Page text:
Wednesday, October 30, 2019

The Clinton Led US Swindling of Haiti

Port du Prince Cathedral Post-2010 Earthquake Ruins

That is the title I would give to a recent article in The Guardian which outlines how the Clintons used Haiti to further their own interests, at the rate of many millions of dollars. The post-earthquake US policies in Haiti over the past decade, largely led by the Clintons, have served US interests and done great further harm to Haiti. Haiti has gotten practically none of the money or other help which was supposedly for Haiti. Farms were destroyed and people displaced, thus depriving them of their only livelihood, and nothing has been done to fill the breach.

Haiti and the failed promise of US aid, Friday October 11, 2019, The Guardian
After an earthquake struck in 2010, the US pledged to help rebuild the Caribbean country. A decade later, nothing better symbolises the failure of these efforts than the story of a new port that was promised, but never built. By Jacob Kushner.

Tuesday, October 29, 2019

"Truth is the bread without which the mind cannot live."

"[Gaudium et spes, Article 14]... sees the affirmation of the soul (i.e. man's spirituality) as an affirmation of metaphysics and therefore as the affirmation of man's capacity for truth, man's openness to truth. And contact with truth is not only possible to man, it is as necessary as love. Truth is the bread without which the mind cannot live." 130

"The conciliar statement... [points] to the fact that man only attains the real truth of being when he goes beyond the zone of what is merely verified to be correct. The soul cannot be found in the realm of purely observable facts. Anyone who restricts himself to the latter may come to regard the soul as an abstract collective term for a multiplicity of elements which can be accounted for as the reflex of physical (biological) and social factors. In fact to reject metaphysical statements on principle in this way, posits an anti-metaphysics, it makes a principle out of the methodical renunciation of truth in the exact sciences, which have to be positivist and therefore restricted to what can be correctly established. Consequently it does the most inhuman and destructive thing possible; it robs man in principle of the capacity to attain truth..." 130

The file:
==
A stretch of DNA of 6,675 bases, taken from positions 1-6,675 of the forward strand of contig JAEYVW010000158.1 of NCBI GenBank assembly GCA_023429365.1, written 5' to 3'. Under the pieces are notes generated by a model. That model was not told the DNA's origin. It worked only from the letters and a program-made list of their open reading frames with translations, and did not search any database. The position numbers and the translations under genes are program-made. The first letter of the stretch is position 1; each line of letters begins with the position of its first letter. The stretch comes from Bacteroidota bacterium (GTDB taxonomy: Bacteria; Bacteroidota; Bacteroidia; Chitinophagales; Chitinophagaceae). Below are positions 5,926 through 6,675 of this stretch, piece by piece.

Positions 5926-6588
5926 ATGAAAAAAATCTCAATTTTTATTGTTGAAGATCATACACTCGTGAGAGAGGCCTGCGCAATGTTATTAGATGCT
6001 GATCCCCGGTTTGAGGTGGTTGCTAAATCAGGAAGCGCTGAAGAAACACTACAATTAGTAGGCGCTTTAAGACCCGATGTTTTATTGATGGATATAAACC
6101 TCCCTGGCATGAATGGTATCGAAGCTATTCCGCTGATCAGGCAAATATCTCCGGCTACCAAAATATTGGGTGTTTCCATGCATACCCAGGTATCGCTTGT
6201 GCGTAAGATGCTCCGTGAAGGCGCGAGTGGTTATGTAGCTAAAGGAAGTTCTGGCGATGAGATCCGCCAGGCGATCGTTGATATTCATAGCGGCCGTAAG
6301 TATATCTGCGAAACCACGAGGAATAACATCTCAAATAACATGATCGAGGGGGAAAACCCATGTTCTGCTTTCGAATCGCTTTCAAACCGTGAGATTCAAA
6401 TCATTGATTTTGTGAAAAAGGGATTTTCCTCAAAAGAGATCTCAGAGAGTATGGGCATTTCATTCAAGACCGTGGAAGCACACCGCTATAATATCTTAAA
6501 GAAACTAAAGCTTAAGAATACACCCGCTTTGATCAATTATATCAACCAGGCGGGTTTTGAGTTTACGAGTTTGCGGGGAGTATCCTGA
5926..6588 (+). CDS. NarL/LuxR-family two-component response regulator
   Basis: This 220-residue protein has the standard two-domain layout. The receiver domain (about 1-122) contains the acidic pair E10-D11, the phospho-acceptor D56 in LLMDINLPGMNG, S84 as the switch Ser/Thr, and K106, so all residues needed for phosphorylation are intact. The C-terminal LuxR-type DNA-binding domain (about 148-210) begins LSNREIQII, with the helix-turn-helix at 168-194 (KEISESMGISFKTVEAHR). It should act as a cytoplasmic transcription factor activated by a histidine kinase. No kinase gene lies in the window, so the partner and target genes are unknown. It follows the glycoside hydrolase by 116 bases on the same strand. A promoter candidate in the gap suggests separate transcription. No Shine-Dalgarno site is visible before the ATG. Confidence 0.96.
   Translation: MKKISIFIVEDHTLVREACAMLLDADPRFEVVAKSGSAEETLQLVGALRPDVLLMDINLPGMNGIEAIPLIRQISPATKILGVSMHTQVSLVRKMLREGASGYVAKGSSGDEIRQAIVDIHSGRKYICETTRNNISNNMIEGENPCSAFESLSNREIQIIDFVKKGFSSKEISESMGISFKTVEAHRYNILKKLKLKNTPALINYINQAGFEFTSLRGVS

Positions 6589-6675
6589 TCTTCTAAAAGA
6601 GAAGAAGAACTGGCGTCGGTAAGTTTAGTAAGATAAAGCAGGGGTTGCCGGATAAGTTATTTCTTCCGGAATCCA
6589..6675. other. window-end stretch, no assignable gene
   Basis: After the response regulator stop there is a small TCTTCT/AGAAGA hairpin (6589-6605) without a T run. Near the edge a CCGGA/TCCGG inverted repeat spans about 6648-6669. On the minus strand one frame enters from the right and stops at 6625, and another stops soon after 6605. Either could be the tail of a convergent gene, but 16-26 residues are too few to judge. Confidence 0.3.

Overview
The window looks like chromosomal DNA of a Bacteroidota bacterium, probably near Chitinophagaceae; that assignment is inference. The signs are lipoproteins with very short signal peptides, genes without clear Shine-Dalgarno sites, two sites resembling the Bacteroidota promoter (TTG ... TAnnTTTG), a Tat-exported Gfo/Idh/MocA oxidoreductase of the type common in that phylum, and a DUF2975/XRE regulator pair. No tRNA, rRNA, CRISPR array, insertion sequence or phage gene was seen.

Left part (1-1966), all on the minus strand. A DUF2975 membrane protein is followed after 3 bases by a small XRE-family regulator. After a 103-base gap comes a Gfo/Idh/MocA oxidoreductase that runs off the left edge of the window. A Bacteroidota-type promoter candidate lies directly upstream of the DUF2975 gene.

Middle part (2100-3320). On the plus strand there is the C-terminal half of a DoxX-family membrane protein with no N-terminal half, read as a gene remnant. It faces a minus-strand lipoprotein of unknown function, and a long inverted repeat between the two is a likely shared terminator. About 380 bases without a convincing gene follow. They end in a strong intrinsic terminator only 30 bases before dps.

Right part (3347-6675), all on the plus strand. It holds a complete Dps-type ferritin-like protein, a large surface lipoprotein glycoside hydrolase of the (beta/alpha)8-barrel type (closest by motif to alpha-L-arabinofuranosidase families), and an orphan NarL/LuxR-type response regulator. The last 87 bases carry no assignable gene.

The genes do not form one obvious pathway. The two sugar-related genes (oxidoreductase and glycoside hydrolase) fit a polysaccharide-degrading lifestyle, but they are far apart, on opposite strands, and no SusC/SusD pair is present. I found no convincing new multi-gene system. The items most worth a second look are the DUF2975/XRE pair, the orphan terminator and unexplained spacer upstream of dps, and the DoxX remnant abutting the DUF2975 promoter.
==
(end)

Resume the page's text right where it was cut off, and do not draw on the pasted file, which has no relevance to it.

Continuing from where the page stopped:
"...[T]he theme of the two Councils [Vatican I and II] is ultimately the same; the question of metaphysics and the question of God are fundamentally the same. The problem of God is not a supplementary section of metaphysics, but is posited simultaneously with the question of being itself, while conversely, the question of being implies the question of God. Consequently the present text [Gaudium et spes, Article 15] simply deepens the statements of Vatican I by inserting the problems connected with the question of God into the context of the relation between scientia and sapientia. In this way it exhibits the specific form of knowledge of God in contradistinction to the world of modern science. At the same time the reference to sin as endangering knowledge of God only assumes its full meaning in this light, for purely objective, demonstrative knowledge is of course not hindered by sin. With sapientia, on the other hand, what is involved is man's very humanity, and this is hampered by his tendency to be inhuman or less than human. Only where he is light can he see the real light; but since so often he is darkness and aversion from the light, he sees nothing. The dynamic character of the metaphysics of light, in which knowing and being are inseparable and both are envisaged as vital activities, makes plain the demands made on man in his totality by knowledge of God (and by the knowledge of 'truth' generally). The affirmation of metaphysics which Articles 14 and 15 formulate with regard to the question of man and of God, in one of the fundamental positions of the schema. Where the metaphysical question is definitively rejected, the 'death of God' is the inescapable consequence. But equally inescapable is the mutilation of man of the dimension of wisdom, and any theology which survives is inconsequential chatter." 132-133

Joseph Ratzinger, "The Dignity of the Human Person" in Herbert Vorgrimler editor, Commentary on the Documents of Vatican II, Vol. V, New York: Herder, 1969.

Theology without truth is no theology at all, it denies the Logos and the Theos.